Looking at the numbers for 2014, which we consider a pretty hot fall in Macdoel, the same calculations as above from 3 below 32o F, 137 hours between 33o F and 45o F, 147 hours between 46o F and 60o F, and 256 hours over 61o F (202 from 61o F to 80o F and another 54 over 81o F) brings us to -13 chill units accumulated by September 23. This squares with observations from the field in September 2014 that the plants were barely chilled at all.
Next, let's have a look at 2013, which has been described to me as a "normal" chill year. Referring to the Lassen historical chill chart, by September 23, we experienced 10 hours below 32o F, 127 hours between 33o F and 45o F, 208 hours between 46o F and 60o F, and 226 hours over 61o F (181 from 61o F to 80o F and another 45 over 81o F) which by using my calculations brings us to +34 chill units accumulated by September 23, 2013.
Conclusion; from the looks of it we are tracking right along and having a normal accumulation of chill in the autumn of 2015.
Strawberries (and caneberries) rely on enough accumulation of chill to develop normally. Insufficient chill in strawberry results in lower vigor and productivity, while excessive chill can result in overly vegetative plants with again lowered productivity. This is an expansive topic, and readers can refer to other articles in this blog to familiarize themselves with the concept further.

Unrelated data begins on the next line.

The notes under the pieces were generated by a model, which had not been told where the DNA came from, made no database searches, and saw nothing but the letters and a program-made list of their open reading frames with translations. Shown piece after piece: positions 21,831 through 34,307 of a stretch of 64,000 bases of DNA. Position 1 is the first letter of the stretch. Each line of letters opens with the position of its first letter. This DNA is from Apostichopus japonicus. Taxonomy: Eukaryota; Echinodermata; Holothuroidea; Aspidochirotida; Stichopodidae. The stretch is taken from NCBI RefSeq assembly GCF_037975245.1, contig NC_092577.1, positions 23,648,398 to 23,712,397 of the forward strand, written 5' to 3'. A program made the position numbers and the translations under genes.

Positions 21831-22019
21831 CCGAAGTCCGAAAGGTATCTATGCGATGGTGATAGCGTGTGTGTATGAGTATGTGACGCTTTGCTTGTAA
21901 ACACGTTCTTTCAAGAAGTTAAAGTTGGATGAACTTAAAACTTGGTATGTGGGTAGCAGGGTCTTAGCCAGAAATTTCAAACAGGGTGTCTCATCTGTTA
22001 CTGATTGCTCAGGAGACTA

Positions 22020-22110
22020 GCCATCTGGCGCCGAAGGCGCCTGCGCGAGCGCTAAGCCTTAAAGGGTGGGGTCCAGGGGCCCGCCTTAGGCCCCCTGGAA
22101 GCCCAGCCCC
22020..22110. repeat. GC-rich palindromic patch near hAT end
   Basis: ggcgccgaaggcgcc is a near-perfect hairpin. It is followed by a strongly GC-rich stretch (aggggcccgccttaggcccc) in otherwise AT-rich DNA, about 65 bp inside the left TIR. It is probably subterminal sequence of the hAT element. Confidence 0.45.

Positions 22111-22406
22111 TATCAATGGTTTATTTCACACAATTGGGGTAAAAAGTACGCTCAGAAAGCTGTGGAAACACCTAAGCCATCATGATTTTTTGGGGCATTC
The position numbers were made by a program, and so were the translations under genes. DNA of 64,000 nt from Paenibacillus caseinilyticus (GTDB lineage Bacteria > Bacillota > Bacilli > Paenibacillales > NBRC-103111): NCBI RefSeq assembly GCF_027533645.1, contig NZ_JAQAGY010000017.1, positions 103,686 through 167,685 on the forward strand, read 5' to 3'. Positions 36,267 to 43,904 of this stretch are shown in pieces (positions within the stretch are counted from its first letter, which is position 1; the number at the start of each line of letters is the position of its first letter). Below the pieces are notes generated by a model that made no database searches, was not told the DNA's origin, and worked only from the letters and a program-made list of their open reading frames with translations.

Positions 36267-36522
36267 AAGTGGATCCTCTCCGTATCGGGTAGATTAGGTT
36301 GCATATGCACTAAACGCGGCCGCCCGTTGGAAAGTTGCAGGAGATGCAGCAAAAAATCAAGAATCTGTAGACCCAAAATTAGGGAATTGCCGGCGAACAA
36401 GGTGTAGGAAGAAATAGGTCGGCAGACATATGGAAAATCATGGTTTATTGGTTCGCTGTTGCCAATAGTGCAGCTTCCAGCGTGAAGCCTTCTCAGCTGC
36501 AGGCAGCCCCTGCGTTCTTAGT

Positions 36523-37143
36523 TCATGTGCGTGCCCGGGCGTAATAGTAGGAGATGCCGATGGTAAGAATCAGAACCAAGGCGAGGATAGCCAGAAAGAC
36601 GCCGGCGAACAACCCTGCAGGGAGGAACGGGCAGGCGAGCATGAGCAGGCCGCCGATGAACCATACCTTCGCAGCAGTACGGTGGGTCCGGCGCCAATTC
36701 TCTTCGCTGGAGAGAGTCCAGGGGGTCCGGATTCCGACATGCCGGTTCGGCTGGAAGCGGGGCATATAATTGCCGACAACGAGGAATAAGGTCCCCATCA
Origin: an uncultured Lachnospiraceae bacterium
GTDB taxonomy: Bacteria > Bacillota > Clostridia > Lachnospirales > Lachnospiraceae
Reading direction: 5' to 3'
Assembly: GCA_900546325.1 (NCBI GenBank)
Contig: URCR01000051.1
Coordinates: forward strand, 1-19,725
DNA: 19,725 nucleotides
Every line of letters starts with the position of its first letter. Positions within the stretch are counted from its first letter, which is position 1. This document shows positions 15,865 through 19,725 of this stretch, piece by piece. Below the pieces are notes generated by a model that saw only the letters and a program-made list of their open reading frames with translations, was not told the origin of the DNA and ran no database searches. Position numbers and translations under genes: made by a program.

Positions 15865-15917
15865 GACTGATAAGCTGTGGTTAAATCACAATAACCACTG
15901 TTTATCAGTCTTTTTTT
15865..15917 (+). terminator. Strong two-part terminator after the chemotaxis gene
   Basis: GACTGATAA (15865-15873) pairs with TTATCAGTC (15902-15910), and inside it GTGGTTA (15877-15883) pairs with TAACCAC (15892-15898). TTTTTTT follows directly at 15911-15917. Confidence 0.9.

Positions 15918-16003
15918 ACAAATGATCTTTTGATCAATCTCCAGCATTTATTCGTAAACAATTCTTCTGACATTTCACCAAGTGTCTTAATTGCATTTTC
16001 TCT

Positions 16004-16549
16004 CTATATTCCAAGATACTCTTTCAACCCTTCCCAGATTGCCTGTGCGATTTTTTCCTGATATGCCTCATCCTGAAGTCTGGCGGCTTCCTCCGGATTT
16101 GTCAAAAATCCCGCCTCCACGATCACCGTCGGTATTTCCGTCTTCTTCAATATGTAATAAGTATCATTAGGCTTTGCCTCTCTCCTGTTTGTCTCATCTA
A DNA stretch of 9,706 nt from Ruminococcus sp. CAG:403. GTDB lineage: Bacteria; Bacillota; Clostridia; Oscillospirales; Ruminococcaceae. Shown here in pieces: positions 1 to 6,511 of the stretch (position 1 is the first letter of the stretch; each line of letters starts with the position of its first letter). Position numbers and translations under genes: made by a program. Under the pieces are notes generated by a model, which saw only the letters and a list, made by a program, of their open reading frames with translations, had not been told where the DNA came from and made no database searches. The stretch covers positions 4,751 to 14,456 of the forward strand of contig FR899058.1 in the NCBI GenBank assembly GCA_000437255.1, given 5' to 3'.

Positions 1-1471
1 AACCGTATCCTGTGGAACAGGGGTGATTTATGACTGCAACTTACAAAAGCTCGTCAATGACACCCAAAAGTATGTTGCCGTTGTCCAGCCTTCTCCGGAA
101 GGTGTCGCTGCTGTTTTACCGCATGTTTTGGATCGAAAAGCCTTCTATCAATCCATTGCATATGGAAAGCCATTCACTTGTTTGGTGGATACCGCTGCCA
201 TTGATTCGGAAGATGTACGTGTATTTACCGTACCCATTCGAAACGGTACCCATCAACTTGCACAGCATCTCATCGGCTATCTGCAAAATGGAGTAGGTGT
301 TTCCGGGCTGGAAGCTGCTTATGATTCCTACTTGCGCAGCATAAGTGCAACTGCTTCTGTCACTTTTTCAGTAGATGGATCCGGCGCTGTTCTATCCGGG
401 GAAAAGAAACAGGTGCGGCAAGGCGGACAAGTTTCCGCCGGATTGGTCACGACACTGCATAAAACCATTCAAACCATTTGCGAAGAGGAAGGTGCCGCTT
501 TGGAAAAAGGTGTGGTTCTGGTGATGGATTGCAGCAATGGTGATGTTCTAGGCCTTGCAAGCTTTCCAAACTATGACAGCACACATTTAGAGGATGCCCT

The question we take up today is with the current spate of warm temperatures during the day in the strawberry plant production areas in Northern California, are we losing some of the accumulated chill during the night. The answer is an unequivocal “yes”.
Consider the chart below taken from the UC Davis Fruits and Nuts website which comes from the publication “Chilling Accumulation: Its Importance and Estimation” by David H. Byrne and Terry Bacon out of the Department of Horticultural Sciences at Texas A&M University:
The Byrne and Bacon explanation of calculations used by the Utah model:
The Pomology Weather Services program calculations for the Utah model:
1 hour below 34°F = 0.0 chill unit
1 hour 35 - 36°F = 0.5 chill units
1 hour 37 - 48°F = 1.0 chill units
1 hour 49 - 54°F = 0.5 chill units
1 hour 55 - 60°F = 0.0 chill units
1 hour 61 - 65°F = -0.5 chill units
1 hour >65°F = -1.0 chill units
1 hour below 34°F = 0.0 chill unit
1 hour 34.01 - 36°F = 0.5 chill unit
1 hour 36.01 - 48°F = 1.0 chill unit
1 hour 48.01 - 54°F = 0.5 chill unit
1 hour 54.01 - 60°F = 0.0 chill unit
1 hour 60.01 - 65°F = -0.5 chill unit
1 hour >65.01°F = -1.0 chill unit